The Bridges of Madison County, Book by Marsha Norman, Music & Lyrics by Jason Robert Brown, Directed by Bartlett Sher, Starring Kelli O’Hara and Kevin Kern at the Gerald Schoenfeld Theatre. [CLICK HERE FOR OFFICIAL SITE AND TICKETS]
Fair and full disclosure: I think Jason Robert Brown is an under-appreciated genius. If the world were in any way fair, the arrival of a new musical by Mr. Brown would occasion the fireworks and media coverage akin to a SuperBowl or summer blockbuster super-hero film. He would be heralded and showered with accolades and his songs would be heard everywhere, twenty-four hours a day. His music is never less than stunning, its melodies and leaps both surprising and inevitable, completely new and still speaking a soul language that is ancient, and those lyrics; holy mother of all that is holy, those lyrics so breathtakingly – make – you – gasp truthful that it is clear he is channeling the pain and love and light from the universal heart and soul of experience we all share. He is ridiculously brilliant, prodigiously gifted, a blessing.
I defy you to listen to the following song without being moved, without wanting to see this musical with its score full of such glorious, soaring, romantic, achingly true and beautiful songs. Listen:
And Kelli O’Hara isn’t bad either. That voice. That acting. That (here I go again) truth. There was so much honesty in her performance, so much depth of fearless feeling. And, THAT VOICE. I am not usually a fan of sopranos but THAT VOICE. Her opening aria, To Build A House, very nearly brought down the house in which we all sat. The music soars and dips and builds and teases and tells us where she’s been and how she got there and where we are going and during the course of such a beautiful delivery of such a brilliant song we, the audience, are given the additional gift of glorious staging by a fantastic and committed ensemble on a phenomenally suggestive yet simple set that is stunningly lit.
I knew that I would love the music, but I had no idea how much I would adore and admire and marvel at everything in this show. The direction is fantastically evocative of what it is to live in a small town, what it is to love an impossible love, what it is to surrender that love because it would hurt others, and what it is to love beyond reason, outside of reality, and, too, to lose that love, to lose other loves, to lose one’s own self in the choices one has made.
And, holy crap, was I pissed when I got my program and it informed me that Steven Pasquale was out? Well, yes and no — full disclosure again — I have LONG been stalking Laura Benanti, and I’d been feeling guilty that I was going to see her ex-husband in a show. So, I didn’t. I saw Kevin Kern — who is, forgive me, NOT an understudy, but, rather, the standby — and if Mr. Pasquale is any better an actor, any better a singer, any better looking in a pair of tight jeans and shirtless, any sexier with Kelli O’Hara — well then, it is a good thing I missed him, because as it was, by the time he was done singing his first song I was not only also in love with the character of Robert, but having to physically restrain myself from rushing the stage and wrapping myself around Mr. Kern’s legs, pleading with him to love me as his character loved Francesca — AND SING FOR ME 24 HOURS A DAY.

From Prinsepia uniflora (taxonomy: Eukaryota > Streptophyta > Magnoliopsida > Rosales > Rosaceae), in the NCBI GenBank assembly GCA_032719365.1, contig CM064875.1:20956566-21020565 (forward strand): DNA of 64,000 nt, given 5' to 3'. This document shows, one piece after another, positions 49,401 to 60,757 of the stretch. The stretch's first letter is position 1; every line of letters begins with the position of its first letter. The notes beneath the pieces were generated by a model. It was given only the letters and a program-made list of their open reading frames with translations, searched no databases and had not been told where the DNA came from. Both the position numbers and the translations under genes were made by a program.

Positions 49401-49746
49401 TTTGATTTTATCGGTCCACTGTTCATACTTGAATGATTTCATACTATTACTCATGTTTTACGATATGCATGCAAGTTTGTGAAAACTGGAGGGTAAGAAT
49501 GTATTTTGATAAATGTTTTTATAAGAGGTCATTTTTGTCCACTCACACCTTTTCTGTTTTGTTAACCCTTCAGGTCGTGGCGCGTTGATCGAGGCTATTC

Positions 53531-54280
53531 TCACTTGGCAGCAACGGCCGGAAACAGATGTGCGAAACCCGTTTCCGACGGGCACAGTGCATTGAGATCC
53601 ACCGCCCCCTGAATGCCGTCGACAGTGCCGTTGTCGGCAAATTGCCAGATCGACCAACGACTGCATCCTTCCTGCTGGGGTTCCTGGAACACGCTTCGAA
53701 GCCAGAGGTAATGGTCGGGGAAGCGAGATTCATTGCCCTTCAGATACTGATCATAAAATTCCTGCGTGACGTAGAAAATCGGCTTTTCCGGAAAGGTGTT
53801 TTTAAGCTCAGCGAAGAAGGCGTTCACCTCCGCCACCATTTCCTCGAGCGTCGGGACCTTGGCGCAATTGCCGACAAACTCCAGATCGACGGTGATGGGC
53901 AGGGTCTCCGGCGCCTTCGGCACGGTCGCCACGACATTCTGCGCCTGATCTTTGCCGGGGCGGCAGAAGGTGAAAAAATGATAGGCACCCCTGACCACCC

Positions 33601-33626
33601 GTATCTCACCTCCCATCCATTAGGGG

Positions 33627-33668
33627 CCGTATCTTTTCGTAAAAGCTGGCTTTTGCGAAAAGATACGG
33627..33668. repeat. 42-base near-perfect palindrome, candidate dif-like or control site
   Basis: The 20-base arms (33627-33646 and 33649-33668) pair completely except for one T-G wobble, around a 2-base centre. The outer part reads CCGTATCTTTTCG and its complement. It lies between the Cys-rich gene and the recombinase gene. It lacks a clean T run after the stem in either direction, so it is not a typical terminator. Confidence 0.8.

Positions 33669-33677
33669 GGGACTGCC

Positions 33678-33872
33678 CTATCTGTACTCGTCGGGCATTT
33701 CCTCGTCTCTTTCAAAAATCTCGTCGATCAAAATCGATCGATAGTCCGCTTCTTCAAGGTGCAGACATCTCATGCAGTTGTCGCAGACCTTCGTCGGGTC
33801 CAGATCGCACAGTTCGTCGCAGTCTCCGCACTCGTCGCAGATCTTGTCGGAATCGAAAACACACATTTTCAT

Holy shit. In case you couldn’t tell, I LOVED THIS SHOW.
Now, I have spent most of my life performing and directing and listening to and seeing and loving musicals and theatre, so, were there things I would have changed? Yes. But these were cavils and tiny complaints about decisions and choices made by people of such gargantuan talent that I say to myself, “What do I know?” For example, we were treated to Kelli O’Hara stepping out of a bathtub at the same time as Mr. Kern was off-stage in a shower. I wanted to see him in the shower. You see what I mean? It wasn’t, however, JUST that I wanted to see Mr. Kern naked (but I do, I really, REALLY do) but for dramaturgic reasons: as in, metaphorically both characters are cleansing themselves for the other, a baptism of sorts, a holy rite of readiness, and I felt we should either see both of them or neither of them doing so; to just see her made it somehow more important for her, and I don’t think the story works if that is the case. (See how I justified my hunger for naked singing actors? I was a HELL OF A director!) Too, it seemed somehow anachronistic to me that a teen boy was smoking marijuana at a state fair in 1965.
And, honestly, I never read the novel or saw the film of this story. It is NOT my kind of story, not really. I did not believe that you could make me believe a love story in which a few days would last a lifetime. But I did. And that I did is due to the book of Marsha Norman, the music and lyrics of Jason Robert Brown, the direction of Bartlett Sher (the brilliant conceit of the towns people always on stage and moving the set), and the acting of Kelli O’Hara (surely this will finally win her that Tony Award) and Kevin Kern and the rest of the cast.
Go. Now. At the very least, buy the CD.